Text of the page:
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Posts tagged ‘rats’

Surprises – some good and some not so good

Whilst not wanting to seen too mawkish, I have to agree with Forrest Gump who famously declared, “Life is like a box of Chocolates. You never know what you’re going to get”. And so it was this last fortnight. Considering we live a very quiet life deep in the countryside life throws a lot of surprises at us. Some are good, some are not so good. Last week, for example, we faced up to the hospital appointment we were both secretly dreading. A jolly trip to Limerick to see an endocrinologist.

Scream SocksMunch, not the film!

Now, we’ve not had a good relationship with endocrinologists, with the sole exception of a wonderful consultant at James Cook Hospital in Middlesbrough. I have been somewhat harsh in my description of them in the past. Jacqui’s experience in Limerick did not help as they kept her waiting for seven hours, didn’t show and accused her of “not bothering to wait”. You can tell what we were expecting by our choice of socks! It was a surprise – and a good one – to encounter our first female endocrinologist. There was another wait of course but it was worth it.

Rhianna listened to us, answered questions and had some good and helpful suggestions. Prime amongst them was to try another version of a drug that Jacqui had struggled with twice before. This version has fewer side effects apparently and if successful can be very, very beneficial. Jacqui agreed to try it and we are a week in now. I cannot stress how much I admire her determination. I’’ not sure I’d be that brave to be honest. The first few days weren’t too bad – a good surprise. Then it went a bit downhill. I say “a bit”. A bit like the run into a ski-jump. The second dose is due today and we are hoping for a good surprise this time.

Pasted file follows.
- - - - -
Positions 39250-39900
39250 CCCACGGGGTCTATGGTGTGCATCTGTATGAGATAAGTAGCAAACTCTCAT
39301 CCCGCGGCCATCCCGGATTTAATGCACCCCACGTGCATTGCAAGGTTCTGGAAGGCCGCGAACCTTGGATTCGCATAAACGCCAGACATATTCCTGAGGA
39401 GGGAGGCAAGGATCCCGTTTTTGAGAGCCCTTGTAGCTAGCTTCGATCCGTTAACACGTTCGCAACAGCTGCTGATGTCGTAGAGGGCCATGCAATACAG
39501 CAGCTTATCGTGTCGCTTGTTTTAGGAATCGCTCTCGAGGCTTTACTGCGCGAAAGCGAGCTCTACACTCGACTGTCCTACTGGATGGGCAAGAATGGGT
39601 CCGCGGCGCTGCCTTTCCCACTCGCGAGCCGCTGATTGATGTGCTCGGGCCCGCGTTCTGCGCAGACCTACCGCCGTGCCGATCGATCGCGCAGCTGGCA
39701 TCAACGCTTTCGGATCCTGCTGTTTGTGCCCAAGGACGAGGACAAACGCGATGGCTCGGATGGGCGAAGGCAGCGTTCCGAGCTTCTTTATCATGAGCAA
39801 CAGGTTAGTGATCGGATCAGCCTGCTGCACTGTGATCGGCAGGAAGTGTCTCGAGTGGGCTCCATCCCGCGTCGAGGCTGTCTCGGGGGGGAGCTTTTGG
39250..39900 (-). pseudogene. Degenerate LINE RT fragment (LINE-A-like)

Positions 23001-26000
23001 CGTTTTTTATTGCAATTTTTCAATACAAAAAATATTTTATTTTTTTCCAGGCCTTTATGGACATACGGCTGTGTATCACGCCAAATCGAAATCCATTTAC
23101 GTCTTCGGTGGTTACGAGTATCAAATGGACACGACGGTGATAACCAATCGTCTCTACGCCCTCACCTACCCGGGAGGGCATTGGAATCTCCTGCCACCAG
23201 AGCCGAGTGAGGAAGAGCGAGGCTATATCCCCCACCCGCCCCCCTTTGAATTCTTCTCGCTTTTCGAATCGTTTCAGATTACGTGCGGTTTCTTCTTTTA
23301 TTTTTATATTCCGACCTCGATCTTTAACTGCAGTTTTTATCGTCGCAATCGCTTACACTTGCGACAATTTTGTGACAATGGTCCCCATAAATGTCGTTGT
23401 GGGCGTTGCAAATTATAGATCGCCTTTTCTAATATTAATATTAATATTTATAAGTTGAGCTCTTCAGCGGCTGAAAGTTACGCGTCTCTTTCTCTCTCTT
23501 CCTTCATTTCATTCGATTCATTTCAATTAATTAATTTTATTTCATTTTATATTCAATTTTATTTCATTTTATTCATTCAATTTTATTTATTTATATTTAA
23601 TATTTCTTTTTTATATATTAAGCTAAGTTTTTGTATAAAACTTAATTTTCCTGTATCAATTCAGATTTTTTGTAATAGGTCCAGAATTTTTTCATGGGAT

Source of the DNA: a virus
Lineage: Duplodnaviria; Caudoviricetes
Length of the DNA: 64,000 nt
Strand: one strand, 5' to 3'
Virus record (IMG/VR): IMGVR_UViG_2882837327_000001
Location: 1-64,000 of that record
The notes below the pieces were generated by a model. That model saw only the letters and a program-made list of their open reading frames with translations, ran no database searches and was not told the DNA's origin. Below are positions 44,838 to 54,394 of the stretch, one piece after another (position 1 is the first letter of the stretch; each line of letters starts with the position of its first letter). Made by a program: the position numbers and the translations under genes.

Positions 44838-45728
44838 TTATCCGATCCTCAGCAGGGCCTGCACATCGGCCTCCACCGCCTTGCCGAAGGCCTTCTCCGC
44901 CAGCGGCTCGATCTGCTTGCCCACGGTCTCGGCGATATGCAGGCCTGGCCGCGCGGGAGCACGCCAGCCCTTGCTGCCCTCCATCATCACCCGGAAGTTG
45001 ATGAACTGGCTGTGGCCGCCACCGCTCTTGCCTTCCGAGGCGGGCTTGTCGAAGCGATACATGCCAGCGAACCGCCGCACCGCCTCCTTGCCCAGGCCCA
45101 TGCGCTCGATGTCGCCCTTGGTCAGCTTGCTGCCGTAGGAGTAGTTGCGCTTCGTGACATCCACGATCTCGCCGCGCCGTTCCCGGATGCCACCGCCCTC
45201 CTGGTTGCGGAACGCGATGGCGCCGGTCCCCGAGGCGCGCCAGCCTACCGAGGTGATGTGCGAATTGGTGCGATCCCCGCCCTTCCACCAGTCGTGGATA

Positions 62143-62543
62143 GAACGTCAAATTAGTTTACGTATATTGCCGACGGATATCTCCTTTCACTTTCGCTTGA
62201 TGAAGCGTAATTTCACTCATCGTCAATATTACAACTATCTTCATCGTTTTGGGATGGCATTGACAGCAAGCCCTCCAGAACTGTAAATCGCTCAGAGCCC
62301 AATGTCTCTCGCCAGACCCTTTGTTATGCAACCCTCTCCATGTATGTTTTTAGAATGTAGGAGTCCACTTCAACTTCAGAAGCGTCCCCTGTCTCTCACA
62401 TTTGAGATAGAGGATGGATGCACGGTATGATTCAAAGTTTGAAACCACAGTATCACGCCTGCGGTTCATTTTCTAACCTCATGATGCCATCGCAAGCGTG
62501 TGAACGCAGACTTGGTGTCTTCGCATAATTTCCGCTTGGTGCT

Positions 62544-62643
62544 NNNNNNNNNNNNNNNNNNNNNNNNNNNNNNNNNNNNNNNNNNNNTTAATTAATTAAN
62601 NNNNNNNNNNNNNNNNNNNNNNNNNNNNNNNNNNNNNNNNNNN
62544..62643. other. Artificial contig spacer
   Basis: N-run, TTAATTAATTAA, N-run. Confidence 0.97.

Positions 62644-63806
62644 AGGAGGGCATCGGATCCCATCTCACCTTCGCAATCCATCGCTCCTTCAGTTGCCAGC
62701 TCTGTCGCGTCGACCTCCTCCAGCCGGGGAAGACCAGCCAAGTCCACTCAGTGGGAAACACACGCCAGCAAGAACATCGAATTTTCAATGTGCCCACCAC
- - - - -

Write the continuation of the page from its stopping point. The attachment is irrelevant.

It’s been quiet on the workmen front with no sign of the pump man, the electrician or our original plumber. Monday’s another public holiday so next week may be quiet also. Fergus did come with his mini-digger and cleared the fence line ready for Bill however. He’s done a sterling job, levelling and redistributing the land and some of the mulch. The worst of the fly-tipped rubble has been buried and he rousted out a nest of rats too. Soon it should be secure along the road, though there will be little mammal gates sited at the tracks across the wood. These should allow wild animals access but keep out strange dogs – and humans.

With Jacqui somewhat incapacitated I’ve been doing most of the shopping. Earlier this week I ran into the nearest town to get a few things, going to the local Spar and the only supermarket near us. I was looking for cake as Jacqui’s not been up to baking. Now, the Irish make splendid cakes. A bit sweet and occasionally overloaded with icing but mainly very acceptable. Lent is over and cakes of all ilks are back in the shops, but so is that Irish “delicacy” Brack. This is a dark brown fruit loaf with the texture of sawdust. It sucks the moisture out of the air when unwrapped. Everyone else seems to love it. In one shop there were six different brands. Everyone in the family makes Brack. Mam’s Brack, Auntie’s Brack, Granny’s Brack, Sister’s friend’s gardener’s hamster’s Brack… Okay, I made up the last one but really….